Melissa Stark clearly knows the value of staying in touch.
The veteran sportscaster served as the sideline reporter for “Monday Night Football” between 2000 and 2002, when she was just 26 and the game — then one of TV’s biggest weekly events — was still broadcast on ABC. She worked with everyone from the legendary TV executive Don Ohlmeyer to “MNF” announcers like John Madden and Dennis Miller — and with Fred Gaudelli, the producer who would move on to work for NBC Sports and oversee “Sunday Night Football,” then all of NBC’s NFL coverage. With four young children at home, and having logged stints at ABC, NBC News’ “Today” and MSNBC, Stark in 2008 eventually chose to cut back on TV duties and focus on family. In 2011, she had the chance to take up new duties at NFL Network, and asked Gaudelli for his counsel on the move. “He has always been a mentor and a sounding board,” Stark tells Variety in an interview.
And more. A few weeks ago, Gaudelli called her: Why not join NBC Sports as the sideline reporter for “Sunday Night Football”?
And with that, Stark is working to make sense of a surreal moment: She will succeed Michele Tafoya in a critical role in one of TV’s most-watched programs, and in doing so, will make a unique career circle that many don’t get the chance to complete. “I was sort of just stunned” when the offer came through, says Stark, whose hire had been reported previously by The New York Post but not confirmed by NBC Sports until now. When she stepped down to take care of four kids, she says, “I didn’t know if I’d ever come back.”
Stark’s jump to NBC Sports is the latest in a parade of big sportscaster switches taking place as media companies work to draw bigger audiences to football broadcasts, which represent some of TV’s most prized — and most expensive — properties. All the TV networks with NFL rights recently agreed to substantial hikes in the licensing fees they will pay the league National Football League under a new 11-year pact that keeps the bulk of professional-football telecasts under the purview of the big traditional TV broadcasters. ESPN recently raided Fox Sports for its long-standing team of Joe Buck and Troy Aikman. Amazon lured Al Michaels away from NBC for its “Thursday Night Football” streamcasts, and wooed Kirk Herbstreit to work with him, though he will maintain duties at his current employer, ESPN. Meanwhile, NBC filled in the gap at “Sunday Night Football” by moving Mike Tirico into the booth with Cris Collinsworth.
Stark’s arrival means that two of the most prominent elements of “SNF” will be different when the program launches a new season Thursday, August 4, at the Pro Football Hall of Fame Game, where the trio will work their first game together. On Thursday, Sept. 8, Tirico, Collinsworth and Stark will open the fall season by covering the NFL Kickoff Game on NBC and Peacock. Some building blocks are already in place. Tirico and Collinsworth have called 21 games together over recent seasons.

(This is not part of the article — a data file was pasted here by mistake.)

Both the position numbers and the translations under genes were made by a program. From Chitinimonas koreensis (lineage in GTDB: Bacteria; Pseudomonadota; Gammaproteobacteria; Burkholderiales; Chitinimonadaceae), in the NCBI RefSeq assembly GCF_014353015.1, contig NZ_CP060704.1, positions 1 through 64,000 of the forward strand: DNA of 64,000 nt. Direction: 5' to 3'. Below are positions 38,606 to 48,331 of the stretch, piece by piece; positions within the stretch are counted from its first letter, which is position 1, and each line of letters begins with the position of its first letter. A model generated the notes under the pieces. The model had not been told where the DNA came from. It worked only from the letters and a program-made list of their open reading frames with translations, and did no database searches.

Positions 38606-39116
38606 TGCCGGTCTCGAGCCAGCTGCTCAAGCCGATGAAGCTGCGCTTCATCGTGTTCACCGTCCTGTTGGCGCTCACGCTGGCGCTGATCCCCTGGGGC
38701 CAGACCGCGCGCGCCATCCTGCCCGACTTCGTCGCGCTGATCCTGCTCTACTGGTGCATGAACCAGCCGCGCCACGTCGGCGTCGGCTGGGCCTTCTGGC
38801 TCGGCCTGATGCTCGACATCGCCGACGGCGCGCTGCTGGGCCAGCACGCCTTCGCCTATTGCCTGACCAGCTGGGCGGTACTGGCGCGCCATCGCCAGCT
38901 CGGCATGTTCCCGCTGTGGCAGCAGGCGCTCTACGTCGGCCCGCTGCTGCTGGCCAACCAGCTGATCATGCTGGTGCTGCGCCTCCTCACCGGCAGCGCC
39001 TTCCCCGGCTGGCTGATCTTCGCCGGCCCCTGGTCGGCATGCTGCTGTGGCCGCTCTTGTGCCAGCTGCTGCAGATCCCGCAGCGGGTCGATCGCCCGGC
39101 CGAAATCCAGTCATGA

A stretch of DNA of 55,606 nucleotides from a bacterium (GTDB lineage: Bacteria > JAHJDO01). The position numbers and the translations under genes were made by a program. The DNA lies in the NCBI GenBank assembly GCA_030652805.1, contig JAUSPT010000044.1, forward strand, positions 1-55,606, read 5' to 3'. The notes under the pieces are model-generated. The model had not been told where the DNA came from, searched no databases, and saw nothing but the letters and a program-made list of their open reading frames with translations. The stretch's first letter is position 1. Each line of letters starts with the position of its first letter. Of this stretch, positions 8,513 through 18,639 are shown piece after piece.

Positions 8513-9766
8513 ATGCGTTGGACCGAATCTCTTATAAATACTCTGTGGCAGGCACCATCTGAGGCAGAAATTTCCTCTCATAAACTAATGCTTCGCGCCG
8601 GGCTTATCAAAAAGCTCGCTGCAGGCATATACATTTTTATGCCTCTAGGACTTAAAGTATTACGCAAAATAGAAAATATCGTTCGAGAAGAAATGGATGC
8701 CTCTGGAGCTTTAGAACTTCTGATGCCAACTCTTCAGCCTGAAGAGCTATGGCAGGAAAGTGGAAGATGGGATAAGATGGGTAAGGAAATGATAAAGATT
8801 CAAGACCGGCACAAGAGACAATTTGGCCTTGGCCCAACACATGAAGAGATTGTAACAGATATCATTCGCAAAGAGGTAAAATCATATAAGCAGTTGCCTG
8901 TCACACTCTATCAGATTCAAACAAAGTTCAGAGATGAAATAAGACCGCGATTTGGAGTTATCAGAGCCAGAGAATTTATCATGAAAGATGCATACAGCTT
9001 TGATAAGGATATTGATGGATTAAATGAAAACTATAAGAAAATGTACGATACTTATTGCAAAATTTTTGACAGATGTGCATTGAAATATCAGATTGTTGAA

“’Sunday Night Football’ is destination viewing and we are thrilled to have Mike, Cris and Melissa call the action and tell the stories that football fans have come to expect from primetime TV’s #1 show,” says Pete Bevacqua, chairman of NBC Sports, in a statement.
“The motto for ‘Sunday Night Football is already, I know, ‘To whom much is given, much is expected,'” says Stark. The industry’s increasing emphasis on sports “raises the stakes even more,” she adds, noting that the sentiment comes from someone who “at the time, didn’t think ‘Monday Night Football’ could get much bigger.” Still, the Sunday-night games have “a lot more resources, a lot more cameras” than broadcasts did when she held the similar job about two decades ago.
Stark may be tackling a job she’s done before, but she has hard-won perspective. “I wish I knew then what I know now. I was so young and a woman in a man’s world,” she says. “Back then, there were so few women.”
She wishes Madden, the legendary coach and broadcaster who passed away late last year, could have seen her get the NBC job. “He was one of my biggest supporters. He was everything: a co-worker, a mentor. He believed in me, and that was incredible for me as a 27-year-old female in this business,” she says.
Stark will continue to work for NFL Network as well, a job that lets her work other muscles. She has anchoring duties on that outlet’s newsmagazine, “NFL 360,” where stories can last as long as eight to 12 minutes. “I love that I get to tell the 25-second stories on live TV in between plays on ‘Sunday Night Football,’ and get to tell these really quality, deep-dive, Emmy-award winning stories at the same time. It is without a doubt the best of both worlds.” And while she once needed to watch four children at a very young age, these days she might be able to bring them with her to the games. All four, she says, are in high school.
She knows she had a lot of work ahead of her. She expects to meet with Tirico and Collinsworth well before the Sunday-night games start. The trio should make an appearance at NBCUniversal’s upfront presentation in a few weeks, and then start studying the teams. “Some people might think we just show up for the games. We really go in and start Thursday nights and then come home on Monday mornings. You really become a family on the road.”
That dynamic, says Stark, is what helped her stay in touch with both Rob Hyland, coordinating producer of “Sunday Night Football,” and, of course, Gaudelli. “He helped me understand there was a way to figure it all out.” She will likely make new connections later this year when the new NFL season gets underway.